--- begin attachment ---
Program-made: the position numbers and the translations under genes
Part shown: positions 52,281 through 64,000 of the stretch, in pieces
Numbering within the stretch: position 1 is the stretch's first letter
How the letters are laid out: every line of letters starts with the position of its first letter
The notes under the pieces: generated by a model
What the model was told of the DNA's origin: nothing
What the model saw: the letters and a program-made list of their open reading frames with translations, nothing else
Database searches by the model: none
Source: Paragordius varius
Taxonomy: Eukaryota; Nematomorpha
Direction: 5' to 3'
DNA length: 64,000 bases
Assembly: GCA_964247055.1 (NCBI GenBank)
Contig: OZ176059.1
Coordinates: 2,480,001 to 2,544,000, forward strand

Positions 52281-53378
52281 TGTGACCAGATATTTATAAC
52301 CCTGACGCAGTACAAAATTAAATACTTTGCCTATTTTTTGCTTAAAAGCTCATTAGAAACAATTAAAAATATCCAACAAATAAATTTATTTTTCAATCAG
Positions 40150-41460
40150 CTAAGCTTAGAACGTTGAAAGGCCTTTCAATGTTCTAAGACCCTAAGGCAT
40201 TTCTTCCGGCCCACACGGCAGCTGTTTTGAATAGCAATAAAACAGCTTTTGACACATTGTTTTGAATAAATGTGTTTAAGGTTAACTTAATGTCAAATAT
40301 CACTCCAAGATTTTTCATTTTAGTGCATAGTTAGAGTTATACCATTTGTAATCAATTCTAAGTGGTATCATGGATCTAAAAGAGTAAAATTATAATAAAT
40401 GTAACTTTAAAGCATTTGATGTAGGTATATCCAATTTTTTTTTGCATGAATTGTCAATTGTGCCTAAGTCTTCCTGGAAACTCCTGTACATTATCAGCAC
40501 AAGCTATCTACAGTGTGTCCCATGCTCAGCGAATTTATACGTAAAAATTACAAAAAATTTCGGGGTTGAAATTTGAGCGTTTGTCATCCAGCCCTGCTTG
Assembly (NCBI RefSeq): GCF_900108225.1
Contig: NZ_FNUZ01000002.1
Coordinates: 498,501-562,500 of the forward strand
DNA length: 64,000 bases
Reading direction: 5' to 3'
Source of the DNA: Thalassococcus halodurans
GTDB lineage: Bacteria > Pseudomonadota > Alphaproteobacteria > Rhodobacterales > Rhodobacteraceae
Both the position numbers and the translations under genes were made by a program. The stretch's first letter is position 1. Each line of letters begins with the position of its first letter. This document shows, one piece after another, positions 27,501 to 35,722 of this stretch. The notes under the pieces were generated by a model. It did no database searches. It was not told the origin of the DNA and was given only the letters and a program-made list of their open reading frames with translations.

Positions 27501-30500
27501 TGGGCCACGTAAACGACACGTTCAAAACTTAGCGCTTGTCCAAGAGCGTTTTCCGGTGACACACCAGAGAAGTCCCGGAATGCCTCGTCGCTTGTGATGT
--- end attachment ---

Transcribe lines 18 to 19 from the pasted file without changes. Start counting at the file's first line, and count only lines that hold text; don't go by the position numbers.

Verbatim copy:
52301 CCTGACGCAGTACAAAATTAAATACTTTGCCTATTTTTTGCTTAAAAGCTCATTAGAAACAATTAAAAATATCCAACAAATAAATTTATTTTTCAATCAG
Positions 40150-41460